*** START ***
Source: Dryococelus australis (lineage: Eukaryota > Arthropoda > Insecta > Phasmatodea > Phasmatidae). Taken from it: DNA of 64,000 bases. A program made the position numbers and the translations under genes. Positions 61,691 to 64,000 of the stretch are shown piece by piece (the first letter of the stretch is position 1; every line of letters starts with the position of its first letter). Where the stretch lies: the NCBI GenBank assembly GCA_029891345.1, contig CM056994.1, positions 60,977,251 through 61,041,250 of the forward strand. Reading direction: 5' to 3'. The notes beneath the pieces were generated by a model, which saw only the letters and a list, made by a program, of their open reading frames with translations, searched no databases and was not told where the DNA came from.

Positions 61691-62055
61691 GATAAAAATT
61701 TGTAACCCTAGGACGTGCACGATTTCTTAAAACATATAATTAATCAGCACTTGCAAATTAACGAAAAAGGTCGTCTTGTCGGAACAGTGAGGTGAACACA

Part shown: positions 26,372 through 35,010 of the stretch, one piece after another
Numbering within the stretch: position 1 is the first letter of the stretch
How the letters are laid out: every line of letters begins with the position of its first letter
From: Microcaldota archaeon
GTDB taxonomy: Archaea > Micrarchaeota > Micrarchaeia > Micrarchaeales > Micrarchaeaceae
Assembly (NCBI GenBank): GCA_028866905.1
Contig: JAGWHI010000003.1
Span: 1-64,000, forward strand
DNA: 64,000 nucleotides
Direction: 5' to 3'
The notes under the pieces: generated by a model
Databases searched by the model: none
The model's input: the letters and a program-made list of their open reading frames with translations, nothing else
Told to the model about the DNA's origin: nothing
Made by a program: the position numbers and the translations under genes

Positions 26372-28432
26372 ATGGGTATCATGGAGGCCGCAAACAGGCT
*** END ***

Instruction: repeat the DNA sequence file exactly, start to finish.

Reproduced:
Source: Dryococelus australis (lineage: Eukaryota > Arthropoda > Insecta > Phasmatodea > Phasmatidae). Taken from it: DNA of 64,000 bases. A program made the position numbers and the translations under genes. Positions 61,691 to 64,000 of the stretch are shown piece by piece (the first letter of the stretch is position 1; every line of letters starts with the position of its first letter). Where the stretch lies: the NCBI GenBank assembly GCA_029891345.1, contig CM056994.1, positions 60,977,251 through 61,041,250 of the forward strand. Reading direction: 5' to 3'. The notes beneath the pieces were generated by a model, which saw only the letters and a list, made by a program, of their open reading frames with translations, searched no databases and was not told where the DNA came from.

Positions 61691-62055
61691 GATAAAAATT
61701 TGTAACCCTAGGACGTGCACGATTTCTTAAAACATATAATTAATCAGCACTTGCAAATTAACGAAAAAGGTCGTCTTGTCGGAACAGTGAGGTGAACACA

Part shown: positions 26,372 through 35,010 of the stretch, one piece after another
Numbering within the stretch: position 1 is the first letter of the stretch
How the letters are laid out: every line of letters begins with the position of its first letter
From: Microcaldota archaeon
GTDB taxonomy: Archaea > Micrarchaeota > Micrarchaeia > Micrarchaeales > Micrarchaeaceae
Assembly (NCBI GenBank): GCA_028866905.1
Contig: JAGWHI010000003.1
Span: 1-64,000, forward strand
DNA: 64,000 nucleotides
Direction: 5' to 3'
The notes under the pieces: generated by a model
Databases searched by the model: none
The model's input: the letters and a program-made list of their open reading frames with translations, nothing else
Told to the model about the DNA's origin: nothing
Made by a program: the position numbers and the translations under genes

Positions 26372-28432
26372 ATGGGTATCATGGAGGCCGCAAACAGGCT